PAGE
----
In addition, seven of the nine groups of the New Zealand Outlying Islands are outside of any territorial authority:

1989 local government reforms[edit]

For many decades until the local government reforms of 1989, a borough with more than 20,000 people could be proclaimed a city. The boundaries of councils tended to follow the edge of the built-up area, so little distinction was made between the urban area and the local government area.

New Zealand’s local government structural arrangements were significantly reformed by the Local Government Commission in 1989 when approximately 700 councils and special purpose bodies were amalgamated to create 87 new local authorities. Regional councils were reduced in number from 20 to 13, territorial authorities (city/district councils) from 200 to 75, and special purpose bodies from over 400 to 7.[2] The new district and city councils were generally much larger and most covered substantial areas of both urban and rural land. Many places that once had a city council were now being administered by a district council.

As a result, the term "city" began to take on two meanings.

The word "city" came to be used in a less formal sense to describe major urban areas independent of local body boundaries. This informal usage is jealously guarded. Gisborne, for example, adamantly described itself as the first city in the world to see the new millennium. Gisborne is administered by a district council, but its status as a city is not generally disputed.

Under the current law the minimum population for a new city is 50,000.

Changes since 1989[edit]

Since the 1989 reorganisations, there have been few major reorganisations or status changes in local government. Incomplete list:

Reports on completed reorganisation proposals since 1999 are available on the Local Government Commission's site (link below).

2007–2009 Royal Commission on Auckland Governance[edit]

On 26 March 2009, the Royal Commission on Auckland Governance recommended the Rodney, North Shore, Waitakere, Auckland City, Manukau, Papakura and Franklin territorial councils and the Auckland Regional Council be abolished and the entire Auckland region to be amalgamated into one "supercity".[4] The area would consist of one city council (with statutory provision for three Maori councillors), four urban local councils, and two rural local councils:

  • Rodney local council would lose Orewa, Dairy Flat, and Whangaparaoa but retain the remainder of the current Rodney District. The split areas as well as the current North Shore City would form a Waitemata local council.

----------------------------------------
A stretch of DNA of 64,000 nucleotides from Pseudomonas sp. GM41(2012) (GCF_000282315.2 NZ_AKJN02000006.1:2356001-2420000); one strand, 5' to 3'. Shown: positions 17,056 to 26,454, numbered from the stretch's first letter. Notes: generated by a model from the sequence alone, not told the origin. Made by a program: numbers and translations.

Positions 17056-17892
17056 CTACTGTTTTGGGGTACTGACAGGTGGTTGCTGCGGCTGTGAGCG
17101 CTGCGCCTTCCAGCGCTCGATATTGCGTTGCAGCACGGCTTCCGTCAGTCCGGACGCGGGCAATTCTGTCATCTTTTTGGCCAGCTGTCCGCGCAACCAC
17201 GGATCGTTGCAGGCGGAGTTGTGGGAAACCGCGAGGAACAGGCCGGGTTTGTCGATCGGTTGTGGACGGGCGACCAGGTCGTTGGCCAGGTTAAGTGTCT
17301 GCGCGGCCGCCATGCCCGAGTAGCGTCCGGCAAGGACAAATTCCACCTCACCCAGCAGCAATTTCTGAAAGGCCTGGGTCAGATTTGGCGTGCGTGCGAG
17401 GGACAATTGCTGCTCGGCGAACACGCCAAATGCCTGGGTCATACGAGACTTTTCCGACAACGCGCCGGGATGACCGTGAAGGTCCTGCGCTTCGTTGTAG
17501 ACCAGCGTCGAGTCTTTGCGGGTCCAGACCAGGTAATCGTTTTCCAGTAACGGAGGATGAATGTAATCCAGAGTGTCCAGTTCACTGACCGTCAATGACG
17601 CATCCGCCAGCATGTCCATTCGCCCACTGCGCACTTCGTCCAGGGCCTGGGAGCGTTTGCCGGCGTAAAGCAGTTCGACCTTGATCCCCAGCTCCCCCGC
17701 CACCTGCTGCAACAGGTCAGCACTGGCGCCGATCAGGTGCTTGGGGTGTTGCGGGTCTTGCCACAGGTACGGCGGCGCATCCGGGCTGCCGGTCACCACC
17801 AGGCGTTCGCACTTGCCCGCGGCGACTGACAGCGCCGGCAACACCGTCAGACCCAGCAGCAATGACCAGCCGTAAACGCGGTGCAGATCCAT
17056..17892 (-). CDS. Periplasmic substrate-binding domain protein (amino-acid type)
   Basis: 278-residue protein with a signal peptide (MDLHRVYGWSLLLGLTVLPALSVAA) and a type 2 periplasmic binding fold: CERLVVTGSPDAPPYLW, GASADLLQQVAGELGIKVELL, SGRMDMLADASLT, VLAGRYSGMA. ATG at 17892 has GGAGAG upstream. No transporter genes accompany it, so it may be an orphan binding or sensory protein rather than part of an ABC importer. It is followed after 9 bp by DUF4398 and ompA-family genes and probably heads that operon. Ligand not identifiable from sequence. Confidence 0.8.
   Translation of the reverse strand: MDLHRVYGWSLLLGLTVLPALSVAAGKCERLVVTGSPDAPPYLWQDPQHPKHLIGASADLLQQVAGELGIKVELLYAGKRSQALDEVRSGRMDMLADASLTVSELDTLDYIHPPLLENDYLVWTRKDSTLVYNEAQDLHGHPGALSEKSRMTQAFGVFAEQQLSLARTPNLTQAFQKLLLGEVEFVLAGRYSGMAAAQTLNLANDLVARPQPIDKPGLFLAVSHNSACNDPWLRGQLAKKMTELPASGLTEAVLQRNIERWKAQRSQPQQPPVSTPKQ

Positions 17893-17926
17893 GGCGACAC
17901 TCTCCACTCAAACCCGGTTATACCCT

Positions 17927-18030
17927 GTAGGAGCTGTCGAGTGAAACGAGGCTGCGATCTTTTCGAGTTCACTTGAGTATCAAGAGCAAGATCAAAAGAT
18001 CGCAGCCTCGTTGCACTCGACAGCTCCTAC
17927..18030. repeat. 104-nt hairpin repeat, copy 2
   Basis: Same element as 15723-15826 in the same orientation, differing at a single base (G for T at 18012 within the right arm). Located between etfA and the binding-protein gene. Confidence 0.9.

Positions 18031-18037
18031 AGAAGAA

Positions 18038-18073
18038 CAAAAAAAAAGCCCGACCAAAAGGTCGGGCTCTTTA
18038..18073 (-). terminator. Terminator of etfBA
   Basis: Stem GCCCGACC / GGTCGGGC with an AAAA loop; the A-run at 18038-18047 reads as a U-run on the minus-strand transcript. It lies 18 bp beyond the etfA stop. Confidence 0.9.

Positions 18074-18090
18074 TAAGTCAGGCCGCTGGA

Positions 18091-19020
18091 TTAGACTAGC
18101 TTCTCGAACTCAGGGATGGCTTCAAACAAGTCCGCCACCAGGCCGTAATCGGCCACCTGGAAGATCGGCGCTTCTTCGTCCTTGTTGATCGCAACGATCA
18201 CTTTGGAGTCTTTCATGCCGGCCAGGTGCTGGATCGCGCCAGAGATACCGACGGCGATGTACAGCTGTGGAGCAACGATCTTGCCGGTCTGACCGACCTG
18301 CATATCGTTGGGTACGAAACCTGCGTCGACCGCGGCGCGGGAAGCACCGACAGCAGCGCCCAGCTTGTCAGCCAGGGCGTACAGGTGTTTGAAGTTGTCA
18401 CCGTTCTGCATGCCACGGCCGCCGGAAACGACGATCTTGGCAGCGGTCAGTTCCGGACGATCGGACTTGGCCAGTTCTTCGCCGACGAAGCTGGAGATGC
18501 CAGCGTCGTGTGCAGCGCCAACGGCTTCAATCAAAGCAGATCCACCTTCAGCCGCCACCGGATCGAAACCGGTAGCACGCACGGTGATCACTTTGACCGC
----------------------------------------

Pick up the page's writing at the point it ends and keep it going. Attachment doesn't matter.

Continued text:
• Waitakere local council would consist of the current Waitakere City as well as the Avondale area.
  • Tamaki Makaurau would consist of the current Auckland City and Otahuhu (excluding CBD)
  • Manukau local council would consist of the urban parts of the current Manukau City and of the Papakura District.
  • Hunua local council would consist of the entire Franklin District, much of which is currently in the Waikato Region, along with rural areas of the current Papakura District and Manukau City.
  • The entire Papakura District would be dissolved between urban and rural councils.

Central Government response[edit]

The National-led Government responded within about a week. Its proposal, which will go to a Select Committee, has the supercity and many community boards but no local councils and for the first election no separate seats for Maori.

Public response[edit]

Public reaction to the Royal Commission report was mixed, especially in regards to the Government's amended proposal. Auckland Mayor John Banks supported the amended merger plans.[5]

Criticism of the amended proposal came largely from residents in Manukau, Waitakere and North Shore Cities.[6][7][8][9][10][11][12] In addition, Maori Affairs Minister Pita Sharples spoke against the exclusion of the Maori seats, as recommended by the Royal Commission.[13][14] Opposition Leader Phil Goff called for a referendum on the issue.[15]

See also[edit]

References[edit]

  1. ^ a b Living Density: Table 1, Housing Statistics, Statistics New Zealand. Accessed 25 January 2009. Areas are based on 2001 boundaries. Water bodies greater than 15 hectares are excluded.
  2. ^ Local Government Reform in New Zealand Wallis, J.and Dollery, B. (2000) Local Government Reform in New Zealand. Working Paper Series in Economics, No 2000-7,May 2000, ISBN 1-86389-682-1, University of New England School of Economic Studies, Armidale NSW 2351 Australia. Copyright 2000 by Joe Wallis and Brian Dollery.
  3. ^ Chatham Islands Council Act 1995, Parliament of New Zealand, 1995, Statute No 041, Commenced: 1 November 1995, retrieved 4 February 2008.
  4. ^ Thompson, Wayne (28 March 2009). "Super-city tipped to save $113m a year". The New Zealand Herald. Retrieved 2009-03-29. 
  5. ^ Thompson, Wayne (8 April 2009). "Proposal 'a great start' says Banks, but other mayors critical – Super City – NZ Herald News". The New Zealand Herald. Retrieved 13 November 2011. 
  6. ^ "Protest gets backing". Stuff.co.nz. Retrieved 13 November 2011. 
  7. ^ "Marching for Waitakere". Stuff.co.nz. Retrieved 13 November 2011. 
  8. ^ "Supercity protesters hit the streets – national". Stuff.co.nz. 22 April 2009. Retrieved 13 November 2011. 
  9. ^ Udanga, Romy. "Call for a united front". Stuff.co.nz. Retrieved 13 November 2011. 
  10. ^ Udanga, Romy. "Supercity fears emerge". Stuff.co.nz. Retrieved 13 November 2011. 
  11. ^ Kemeys, David. "Who stole our voice? – auckland". Stuff.co.nz. Retrieved 13 November 2011. 
  12. ^ "Govt's super-council leaflets anger mayor – National – NZ Herald News". The New Zealand Herald. 24 April 2009. Retrieved 13 November 2011. 
  13. ^ Tahana, Yvonne (8 April 2009). "Anger rises over lack of Maori seats – National – NZ Herald News". The New Zealand Herald. Retrieved 13 November 2011. 
  14. ^ Kotze, Karen. "Hui calls for representation". Stuff.co.nz. Retrieved 13 November 2011. 
  15. ^ "Let Auckland decide on local government changes | Scoop News". Scoop.co.nz. 24 April 2009. Retrieved 13 November 2011. 

External links[edit]